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Transitional Justice and 'Transitional Journalism': Understanding the Role of Journalists as Non-State Actors in the Delivery of Historical Justice - Case Study on Kosovo

The project examines the role of journalists, as non-state actors, in historical accounting and challenging the historical record; and the extent to which international efforts to support transitional justice have shaped that role.

The (re)establishment of a historical record after the collapse of an authoritarian regime or the cessation of an armed conflict takes on a special significance, and is an essential component of delivering ‘transitional justice’ – for example through state-sponsored initiatives such as ‘truth commissions’. Transitional justice scholarship has started to recognise that non-state actors play a complementary role. The aim of this project is to improve understanding of international support for historical accounting in transitional contexts.  Kosovo is chosen as a case study due to the UK’s involvement in the events leading to Kosovo's declaration of independence in 2008, and because it has both post-authoritarian and post-conflict dimensions.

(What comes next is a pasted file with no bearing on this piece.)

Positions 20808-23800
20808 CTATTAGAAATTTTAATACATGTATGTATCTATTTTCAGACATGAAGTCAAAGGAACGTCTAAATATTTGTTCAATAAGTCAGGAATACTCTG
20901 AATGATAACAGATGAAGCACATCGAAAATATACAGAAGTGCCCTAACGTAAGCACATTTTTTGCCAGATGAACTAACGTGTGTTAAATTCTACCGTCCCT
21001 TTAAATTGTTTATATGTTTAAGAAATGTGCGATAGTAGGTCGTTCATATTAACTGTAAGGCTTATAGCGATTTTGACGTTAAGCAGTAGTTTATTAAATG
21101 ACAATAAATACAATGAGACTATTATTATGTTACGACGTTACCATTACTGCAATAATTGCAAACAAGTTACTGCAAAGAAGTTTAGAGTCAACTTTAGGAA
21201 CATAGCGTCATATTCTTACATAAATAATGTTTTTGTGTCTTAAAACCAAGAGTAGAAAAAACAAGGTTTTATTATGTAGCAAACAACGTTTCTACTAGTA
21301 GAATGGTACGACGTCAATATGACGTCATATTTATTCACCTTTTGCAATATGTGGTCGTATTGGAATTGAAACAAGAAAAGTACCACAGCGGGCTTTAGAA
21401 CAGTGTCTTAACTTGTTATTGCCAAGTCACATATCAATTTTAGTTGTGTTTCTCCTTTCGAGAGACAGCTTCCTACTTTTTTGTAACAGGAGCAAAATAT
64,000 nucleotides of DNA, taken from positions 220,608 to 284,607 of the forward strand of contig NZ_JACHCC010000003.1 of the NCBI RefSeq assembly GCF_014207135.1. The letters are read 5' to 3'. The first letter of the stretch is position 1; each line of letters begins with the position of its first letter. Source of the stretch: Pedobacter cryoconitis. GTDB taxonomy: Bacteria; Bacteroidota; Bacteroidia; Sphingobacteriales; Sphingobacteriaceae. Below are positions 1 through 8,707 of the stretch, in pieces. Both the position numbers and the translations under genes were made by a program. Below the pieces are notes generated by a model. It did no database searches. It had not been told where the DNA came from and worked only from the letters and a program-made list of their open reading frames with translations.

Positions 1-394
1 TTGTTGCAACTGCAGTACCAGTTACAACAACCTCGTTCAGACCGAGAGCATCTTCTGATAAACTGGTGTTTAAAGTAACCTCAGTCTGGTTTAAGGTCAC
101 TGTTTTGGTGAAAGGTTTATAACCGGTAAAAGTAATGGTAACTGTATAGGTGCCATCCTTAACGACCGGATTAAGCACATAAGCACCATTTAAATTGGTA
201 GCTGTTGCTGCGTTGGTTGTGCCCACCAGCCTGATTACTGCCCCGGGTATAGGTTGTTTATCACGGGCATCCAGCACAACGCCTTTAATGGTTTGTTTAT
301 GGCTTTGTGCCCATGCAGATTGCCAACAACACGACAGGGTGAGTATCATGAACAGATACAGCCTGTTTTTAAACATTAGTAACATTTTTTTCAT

Principal Investigator: Professor James Sweeney, Lancaster University

Project part of


We foster international collaboration in the humanities and social sciences, and promote the sharing of international perspectives on global challenges.

Other projects in this programme